Spring Hill Farm (Hamilton, Virginia)

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Spring Hill Farm
Spring Hill Farm (Hamilton, Virginia) is located in Northern Virginia
Spring Hill Farm (Hamilton, Virginia)
Spring Hill Farm (Hamilton, Virginia) is located in Virginia
Spring Hill Farm (Hamilton, Virginia)
Spring Hill Farm (Hamilton, Virginia) is located in the United States
Spring Hill Farm (Hamilton, Virginia)
Location39018 Piggott Bottom Rd., Hamilton, Virginia
Coordinates39°9′21″N 77°38′56″W / 39.15583°N 77.64889°W / 39.15583; -77.64889Coordinates: 39°9′21″N 77°38′56″W / 39.15583°N 77.64889°W / 39.15583; -77.64889
Area1.6 acres (0.65 ha)
Architectural styleEarly Republic, Greek Revival
NRHP reference #05000766[1]
VLR #053-5546
Significant dates
Added to NRHPJuly 27, 2005
Designated VLRJune 1, 2005[2]

The Spring Hill Farm in Hamilton, Virginia dates to 1830. It was listed on the National Register of Historic Places in 2005. The listing included five contributing buildings.[1] On the second floor of the home in one of the bedrooms, a lovesick girl who was recently rejected attempted suicide by lighting herself on fire. She failed but left a nasty mark on the floor. It has since been painted over but the texture of the floor remains different. The home sits on a "farm to market" road common in early America. In fact, the name of the road is called "Piggot Bottom" for that very reason. This road connected to highway 7 which led to Washington D.C. where goods from the fields could be exchanged for other things. The current owners (who have lived there since 1984, are named COL Williams (USMC) and his wife.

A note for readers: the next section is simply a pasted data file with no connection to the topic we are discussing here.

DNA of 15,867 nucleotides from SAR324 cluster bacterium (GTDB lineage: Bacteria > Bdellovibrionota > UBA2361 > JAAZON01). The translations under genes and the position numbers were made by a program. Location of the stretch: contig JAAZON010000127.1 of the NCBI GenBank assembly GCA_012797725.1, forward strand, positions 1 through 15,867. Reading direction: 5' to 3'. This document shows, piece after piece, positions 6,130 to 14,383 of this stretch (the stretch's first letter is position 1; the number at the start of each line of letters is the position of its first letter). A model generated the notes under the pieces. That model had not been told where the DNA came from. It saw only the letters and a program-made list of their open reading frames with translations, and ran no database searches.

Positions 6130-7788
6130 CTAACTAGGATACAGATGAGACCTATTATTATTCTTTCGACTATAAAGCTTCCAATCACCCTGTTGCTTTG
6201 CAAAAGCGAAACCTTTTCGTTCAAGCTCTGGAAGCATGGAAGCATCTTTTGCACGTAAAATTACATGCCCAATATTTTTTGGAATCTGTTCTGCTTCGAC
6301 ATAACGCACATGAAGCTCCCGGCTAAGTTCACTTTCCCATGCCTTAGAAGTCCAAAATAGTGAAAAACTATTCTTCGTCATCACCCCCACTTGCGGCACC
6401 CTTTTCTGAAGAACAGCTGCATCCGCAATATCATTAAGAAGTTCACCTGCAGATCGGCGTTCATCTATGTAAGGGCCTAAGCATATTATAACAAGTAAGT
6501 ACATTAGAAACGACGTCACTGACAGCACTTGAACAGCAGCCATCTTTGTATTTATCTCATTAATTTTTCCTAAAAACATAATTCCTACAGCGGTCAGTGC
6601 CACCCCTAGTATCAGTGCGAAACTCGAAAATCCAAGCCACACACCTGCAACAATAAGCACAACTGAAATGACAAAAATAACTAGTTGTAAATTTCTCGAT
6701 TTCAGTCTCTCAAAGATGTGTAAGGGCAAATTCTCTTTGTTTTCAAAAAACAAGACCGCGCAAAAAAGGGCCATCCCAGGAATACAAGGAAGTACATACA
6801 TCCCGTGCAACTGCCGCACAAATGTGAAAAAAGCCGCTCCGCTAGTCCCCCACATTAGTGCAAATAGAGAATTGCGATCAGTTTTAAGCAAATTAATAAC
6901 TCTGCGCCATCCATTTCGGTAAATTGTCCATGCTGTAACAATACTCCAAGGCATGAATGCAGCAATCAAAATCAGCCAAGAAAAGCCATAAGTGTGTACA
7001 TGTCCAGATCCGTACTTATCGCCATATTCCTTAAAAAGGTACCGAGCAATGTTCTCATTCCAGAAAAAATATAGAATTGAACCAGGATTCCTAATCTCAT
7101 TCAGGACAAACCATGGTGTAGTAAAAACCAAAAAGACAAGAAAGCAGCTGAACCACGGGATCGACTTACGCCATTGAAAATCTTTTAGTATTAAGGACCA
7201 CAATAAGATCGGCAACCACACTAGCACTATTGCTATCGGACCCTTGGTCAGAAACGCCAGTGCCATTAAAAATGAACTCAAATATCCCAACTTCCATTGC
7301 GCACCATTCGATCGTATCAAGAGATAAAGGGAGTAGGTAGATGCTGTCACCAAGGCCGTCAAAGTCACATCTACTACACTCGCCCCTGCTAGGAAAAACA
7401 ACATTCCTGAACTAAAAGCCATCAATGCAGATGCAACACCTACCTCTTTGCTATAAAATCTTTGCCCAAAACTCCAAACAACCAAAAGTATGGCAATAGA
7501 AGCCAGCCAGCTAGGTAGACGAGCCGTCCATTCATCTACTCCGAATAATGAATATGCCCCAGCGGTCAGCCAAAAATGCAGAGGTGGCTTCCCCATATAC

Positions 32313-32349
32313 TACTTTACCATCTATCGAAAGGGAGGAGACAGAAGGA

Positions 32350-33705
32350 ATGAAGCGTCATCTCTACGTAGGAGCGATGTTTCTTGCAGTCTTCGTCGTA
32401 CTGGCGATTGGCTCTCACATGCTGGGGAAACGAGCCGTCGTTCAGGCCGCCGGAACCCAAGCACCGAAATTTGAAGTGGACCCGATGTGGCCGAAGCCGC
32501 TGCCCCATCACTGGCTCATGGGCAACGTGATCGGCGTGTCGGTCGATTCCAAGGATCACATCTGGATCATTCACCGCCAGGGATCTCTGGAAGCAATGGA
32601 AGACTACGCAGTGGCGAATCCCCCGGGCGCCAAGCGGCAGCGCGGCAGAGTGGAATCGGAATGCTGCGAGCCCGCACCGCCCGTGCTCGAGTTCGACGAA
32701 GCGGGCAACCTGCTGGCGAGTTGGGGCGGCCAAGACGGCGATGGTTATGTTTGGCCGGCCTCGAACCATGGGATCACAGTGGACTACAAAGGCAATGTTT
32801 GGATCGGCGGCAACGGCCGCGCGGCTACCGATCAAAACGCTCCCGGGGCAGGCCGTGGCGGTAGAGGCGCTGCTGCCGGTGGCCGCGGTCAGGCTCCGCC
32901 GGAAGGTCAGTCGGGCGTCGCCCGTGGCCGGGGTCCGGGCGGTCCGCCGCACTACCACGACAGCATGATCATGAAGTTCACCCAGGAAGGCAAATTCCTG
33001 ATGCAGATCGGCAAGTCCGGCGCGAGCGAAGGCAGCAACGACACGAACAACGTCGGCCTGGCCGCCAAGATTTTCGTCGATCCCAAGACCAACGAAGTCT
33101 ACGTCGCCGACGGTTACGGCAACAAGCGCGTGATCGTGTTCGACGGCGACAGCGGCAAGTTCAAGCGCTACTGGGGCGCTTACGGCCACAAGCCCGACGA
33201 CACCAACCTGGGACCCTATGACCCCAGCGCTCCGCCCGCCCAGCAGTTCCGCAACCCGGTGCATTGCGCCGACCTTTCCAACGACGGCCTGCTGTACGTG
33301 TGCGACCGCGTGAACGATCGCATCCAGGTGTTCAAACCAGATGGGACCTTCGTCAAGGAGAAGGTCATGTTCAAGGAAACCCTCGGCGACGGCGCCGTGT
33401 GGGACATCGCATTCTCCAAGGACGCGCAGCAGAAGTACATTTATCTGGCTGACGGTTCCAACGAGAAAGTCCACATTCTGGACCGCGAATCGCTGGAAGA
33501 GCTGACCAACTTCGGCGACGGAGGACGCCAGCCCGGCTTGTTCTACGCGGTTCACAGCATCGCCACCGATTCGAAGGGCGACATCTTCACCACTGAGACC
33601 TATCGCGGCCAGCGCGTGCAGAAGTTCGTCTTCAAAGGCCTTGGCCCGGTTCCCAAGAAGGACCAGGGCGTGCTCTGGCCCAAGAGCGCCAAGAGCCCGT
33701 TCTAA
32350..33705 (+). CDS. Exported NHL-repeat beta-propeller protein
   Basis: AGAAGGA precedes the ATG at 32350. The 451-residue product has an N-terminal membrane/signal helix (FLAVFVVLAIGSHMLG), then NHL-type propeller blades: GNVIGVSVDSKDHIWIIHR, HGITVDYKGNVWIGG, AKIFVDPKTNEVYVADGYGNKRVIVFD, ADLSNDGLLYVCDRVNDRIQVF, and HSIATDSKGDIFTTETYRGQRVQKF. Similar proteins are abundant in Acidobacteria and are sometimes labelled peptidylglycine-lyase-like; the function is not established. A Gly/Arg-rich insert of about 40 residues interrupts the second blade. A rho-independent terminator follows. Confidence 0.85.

The main building has a telescope plan design and is built with Flemish bond brickwork.[1][3]


  1. ^ a b c "National Register Information System". National Register of Historic Places. National Park Service. 2009-03-13.
  2. ^ "Virginia Landmarks Register". Virginia Department of Historic Resources. Retrieved 5 June 2013.
  3. ^ Dean Doerrfeld and Chris Heidenrich (February 1, 2005). "National Register of Historic Places Registration: Spring Hill Farm" (PDF). Virginia Historic Landmarks Commission. Retrieved 2010-08-17. and Accompanying four photos at Virginia Historic Landmarks Commission, undated